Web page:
Still feeling good overall, it’s emotionally like being in a warm bath (and the weather’s lending to that sensation) but there are dark fingers reaching up, ready to claw me down to depression. I’ve been sleeping more, or at least more overall as I still wake up every four hours. But with at least six hours sleep in me, I’m more sensible or at least down to hypomanic from manic (hypo, the prefix, means “under”). How far down will I go, though? That’s always the question.
That’s where the controversy of using antidepressants in bipolar comes in. It’s not prudent to take them while manic, but once I swing down I need their help to keep from falling too far. It takes a month for my preferred antidepressant (I’m not a shill) to kick in so instead of going off completely during mania, I lower the dose to minimal, then raise it when I really need it. But some doctors would say I should be off entirely. A recent study also claimed that antidepressants don’t trigger bipolar mania, as commonly believed.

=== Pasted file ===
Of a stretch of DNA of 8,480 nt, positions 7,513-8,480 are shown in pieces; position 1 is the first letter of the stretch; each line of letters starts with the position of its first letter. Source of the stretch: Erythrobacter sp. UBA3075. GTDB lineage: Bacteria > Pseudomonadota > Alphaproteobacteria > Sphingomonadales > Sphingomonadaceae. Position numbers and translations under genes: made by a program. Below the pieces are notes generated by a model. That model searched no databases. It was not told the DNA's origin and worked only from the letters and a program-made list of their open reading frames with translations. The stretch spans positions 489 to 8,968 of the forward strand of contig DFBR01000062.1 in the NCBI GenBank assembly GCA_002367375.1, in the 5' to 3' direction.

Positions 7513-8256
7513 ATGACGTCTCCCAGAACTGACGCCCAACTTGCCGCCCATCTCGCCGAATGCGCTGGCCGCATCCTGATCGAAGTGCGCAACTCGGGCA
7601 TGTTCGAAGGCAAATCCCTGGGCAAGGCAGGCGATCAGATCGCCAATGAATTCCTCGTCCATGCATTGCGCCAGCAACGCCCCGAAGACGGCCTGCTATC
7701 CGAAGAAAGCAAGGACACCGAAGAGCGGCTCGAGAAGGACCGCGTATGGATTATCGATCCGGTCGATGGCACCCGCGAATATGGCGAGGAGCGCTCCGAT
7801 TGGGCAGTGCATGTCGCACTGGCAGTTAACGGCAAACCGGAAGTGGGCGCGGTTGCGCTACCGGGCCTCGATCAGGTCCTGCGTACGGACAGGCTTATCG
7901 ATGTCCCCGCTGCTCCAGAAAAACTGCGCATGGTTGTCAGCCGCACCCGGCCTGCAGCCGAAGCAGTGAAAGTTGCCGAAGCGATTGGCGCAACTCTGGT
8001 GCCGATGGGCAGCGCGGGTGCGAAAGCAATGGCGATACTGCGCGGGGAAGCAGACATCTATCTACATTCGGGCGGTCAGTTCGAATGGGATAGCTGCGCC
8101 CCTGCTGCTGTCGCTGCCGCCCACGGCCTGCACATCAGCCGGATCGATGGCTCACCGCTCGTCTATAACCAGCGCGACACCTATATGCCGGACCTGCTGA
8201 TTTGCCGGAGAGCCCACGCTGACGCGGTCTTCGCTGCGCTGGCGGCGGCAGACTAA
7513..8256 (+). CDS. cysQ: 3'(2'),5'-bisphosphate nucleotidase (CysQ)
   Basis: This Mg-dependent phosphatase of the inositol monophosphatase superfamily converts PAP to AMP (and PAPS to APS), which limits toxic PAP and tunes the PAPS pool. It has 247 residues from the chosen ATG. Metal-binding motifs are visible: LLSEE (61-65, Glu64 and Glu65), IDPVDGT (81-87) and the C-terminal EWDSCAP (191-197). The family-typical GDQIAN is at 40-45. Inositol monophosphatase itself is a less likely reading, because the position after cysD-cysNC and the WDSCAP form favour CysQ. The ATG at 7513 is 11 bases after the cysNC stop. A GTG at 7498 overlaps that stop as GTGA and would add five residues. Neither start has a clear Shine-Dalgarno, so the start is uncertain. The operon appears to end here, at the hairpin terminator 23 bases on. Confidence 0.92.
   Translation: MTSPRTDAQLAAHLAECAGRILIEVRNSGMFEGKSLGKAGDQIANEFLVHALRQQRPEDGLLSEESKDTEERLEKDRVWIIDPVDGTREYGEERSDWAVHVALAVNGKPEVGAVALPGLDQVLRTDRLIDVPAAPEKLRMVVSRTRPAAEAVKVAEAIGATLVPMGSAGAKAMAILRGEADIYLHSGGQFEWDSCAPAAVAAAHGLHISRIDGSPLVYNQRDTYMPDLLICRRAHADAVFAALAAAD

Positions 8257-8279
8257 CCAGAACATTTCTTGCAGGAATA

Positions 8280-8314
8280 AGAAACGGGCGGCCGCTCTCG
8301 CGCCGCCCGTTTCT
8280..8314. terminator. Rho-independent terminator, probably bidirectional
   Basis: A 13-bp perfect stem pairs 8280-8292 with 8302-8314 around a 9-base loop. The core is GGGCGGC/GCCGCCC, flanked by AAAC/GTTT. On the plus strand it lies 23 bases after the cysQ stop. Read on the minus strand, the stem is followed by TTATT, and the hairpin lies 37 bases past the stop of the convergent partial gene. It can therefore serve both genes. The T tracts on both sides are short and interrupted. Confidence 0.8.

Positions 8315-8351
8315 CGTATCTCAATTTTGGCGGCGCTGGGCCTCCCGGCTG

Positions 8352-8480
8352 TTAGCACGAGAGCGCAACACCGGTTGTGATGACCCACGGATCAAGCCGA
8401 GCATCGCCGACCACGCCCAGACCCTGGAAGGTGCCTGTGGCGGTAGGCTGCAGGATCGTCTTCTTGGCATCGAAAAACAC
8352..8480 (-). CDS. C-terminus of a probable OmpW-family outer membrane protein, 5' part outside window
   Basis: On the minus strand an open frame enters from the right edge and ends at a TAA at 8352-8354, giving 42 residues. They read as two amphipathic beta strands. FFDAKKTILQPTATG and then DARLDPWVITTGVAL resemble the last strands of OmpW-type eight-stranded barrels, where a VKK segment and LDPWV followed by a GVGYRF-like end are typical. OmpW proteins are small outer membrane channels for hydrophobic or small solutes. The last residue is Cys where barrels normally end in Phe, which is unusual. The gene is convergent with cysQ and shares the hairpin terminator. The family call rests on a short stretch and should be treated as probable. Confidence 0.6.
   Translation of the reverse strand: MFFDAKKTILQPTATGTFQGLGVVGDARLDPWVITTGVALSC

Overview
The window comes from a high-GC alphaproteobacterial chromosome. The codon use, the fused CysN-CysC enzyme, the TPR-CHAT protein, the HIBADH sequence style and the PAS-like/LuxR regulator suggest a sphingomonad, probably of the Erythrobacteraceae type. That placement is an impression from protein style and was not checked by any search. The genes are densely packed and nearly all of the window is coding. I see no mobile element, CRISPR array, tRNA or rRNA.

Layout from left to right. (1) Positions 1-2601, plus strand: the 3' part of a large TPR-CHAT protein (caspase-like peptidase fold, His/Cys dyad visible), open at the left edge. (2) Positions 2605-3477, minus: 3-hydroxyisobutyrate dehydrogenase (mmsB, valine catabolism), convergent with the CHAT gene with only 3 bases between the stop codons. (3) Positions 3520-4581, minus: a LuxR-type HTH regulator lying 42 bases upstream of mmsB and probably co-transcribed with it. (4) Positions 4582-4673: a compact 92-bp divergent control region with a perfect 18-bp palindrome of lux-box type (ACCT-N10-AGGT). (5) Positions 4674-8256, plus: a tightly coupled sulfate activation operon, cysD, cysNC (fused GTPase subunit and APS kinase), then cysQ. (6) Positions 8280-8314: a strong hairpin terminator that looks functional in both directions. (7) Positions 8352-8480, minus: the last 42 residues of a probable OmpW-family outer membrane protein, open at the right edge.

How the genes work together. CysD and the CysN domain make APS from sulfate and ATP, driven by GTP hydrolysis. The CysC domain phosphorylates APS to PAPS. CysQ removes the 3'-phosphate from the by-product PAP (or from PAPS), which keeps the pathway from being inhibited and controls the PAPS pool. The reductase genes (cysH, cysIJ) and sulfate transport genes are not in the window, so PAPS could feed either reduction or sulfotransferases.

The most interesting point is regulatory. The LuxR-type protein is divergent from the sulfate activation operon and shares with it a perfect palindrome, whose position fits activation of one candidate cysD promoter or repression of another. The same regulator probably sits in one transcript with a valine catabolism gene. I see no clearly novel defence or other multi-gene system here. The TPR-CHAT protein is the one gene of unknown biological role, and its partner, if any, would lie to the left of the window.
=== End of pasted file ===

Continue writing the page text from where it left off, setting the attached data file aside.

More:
No, known by millions it’s happened to, and by those who’ve seen it happen. But I guess the statistics in that paper balanced in different way than many people do.
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Last reviewed: By John M. Grohol, Psy.D. on 8 Jun 2007
Published on PsychCentral.com. All rights reserved.
Iris, C. (2007). Hypo Means Under. Psych Central. Retrieved on March 8, 2014, from http://psychcentral.com/blog/archives/2007/06/08/hypo-means-under/